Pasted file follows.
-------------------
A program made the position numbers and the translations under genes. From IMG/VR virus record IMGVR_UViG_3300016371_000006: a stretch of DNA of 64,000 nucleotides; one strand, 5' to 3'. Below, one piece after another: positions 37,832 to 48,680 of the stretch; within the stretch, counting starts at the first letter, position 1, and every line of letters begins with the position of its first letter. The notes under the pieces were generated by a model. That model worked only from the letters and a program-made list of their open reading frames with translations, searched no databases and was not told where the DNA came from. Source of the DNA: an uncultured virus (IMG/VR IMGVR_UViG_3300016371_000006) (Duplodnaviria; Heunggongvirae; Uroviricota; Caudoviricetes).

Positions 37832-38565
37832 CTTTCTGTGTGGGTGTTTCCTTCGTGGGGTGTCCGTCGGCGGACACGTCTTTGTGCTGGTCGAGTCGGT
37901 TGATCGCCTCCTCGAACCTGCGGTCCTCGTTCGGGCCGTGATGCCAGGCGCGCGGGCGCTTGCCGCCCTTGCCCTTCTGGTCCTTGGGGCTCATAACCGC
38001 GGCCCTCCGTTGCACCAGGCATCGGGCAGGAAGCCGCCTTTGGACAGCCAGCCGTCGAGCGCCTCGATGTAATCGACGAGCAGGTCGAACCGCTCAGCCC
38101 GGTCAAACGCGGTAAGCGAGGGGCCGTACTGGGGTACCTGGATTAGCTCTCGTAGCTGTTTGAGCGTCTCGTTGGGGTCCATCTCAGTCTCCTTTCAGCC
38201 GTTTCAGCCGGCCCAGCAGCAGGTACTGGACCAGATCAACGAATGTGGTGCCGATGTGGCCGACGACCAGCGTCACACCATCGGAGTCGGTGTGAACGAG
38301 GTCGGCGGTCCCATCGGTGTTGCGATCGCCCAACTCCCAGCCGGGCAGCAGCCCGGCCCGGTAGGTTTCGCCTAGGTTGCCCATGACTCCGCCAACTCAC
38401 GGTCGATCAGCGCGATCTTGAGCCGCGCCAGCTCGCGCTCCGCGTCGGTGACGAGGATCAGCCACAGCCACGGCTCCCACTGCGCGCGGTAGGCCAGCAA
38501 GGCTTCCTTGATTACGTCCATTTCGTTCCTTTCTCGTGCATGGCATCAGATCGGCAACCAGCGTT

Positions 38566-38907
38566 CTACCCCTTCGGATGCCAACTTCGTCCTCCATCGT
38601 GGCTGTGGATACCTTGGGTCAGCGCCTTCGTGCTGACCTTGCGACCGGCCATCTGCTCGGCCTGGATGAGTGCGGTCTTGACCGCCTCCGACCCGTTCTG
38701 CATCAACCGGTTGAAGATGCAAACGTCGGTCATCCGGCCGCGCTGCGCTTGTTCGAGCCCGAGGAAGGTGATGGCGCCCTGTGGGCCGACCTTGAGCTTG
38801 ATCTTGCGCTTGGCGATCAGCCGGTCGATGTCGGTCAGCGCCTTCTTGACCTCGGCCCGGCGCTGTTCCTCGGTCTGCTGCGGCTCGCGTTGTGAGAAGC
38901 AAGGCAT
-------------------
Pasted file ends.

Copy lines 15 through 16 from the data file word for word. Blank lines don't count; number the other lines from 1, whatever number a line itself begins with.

38801 ATCTTGCGCTTGGCGATCAGCCGGTCGATGTCGGTCAGCGCCTTCTTGACCTCGGCCCGGCGCTGTTCCTCGGTCTGCTGCGGCTCGCGTTGTGAGAAGC
38901 AAGGCAT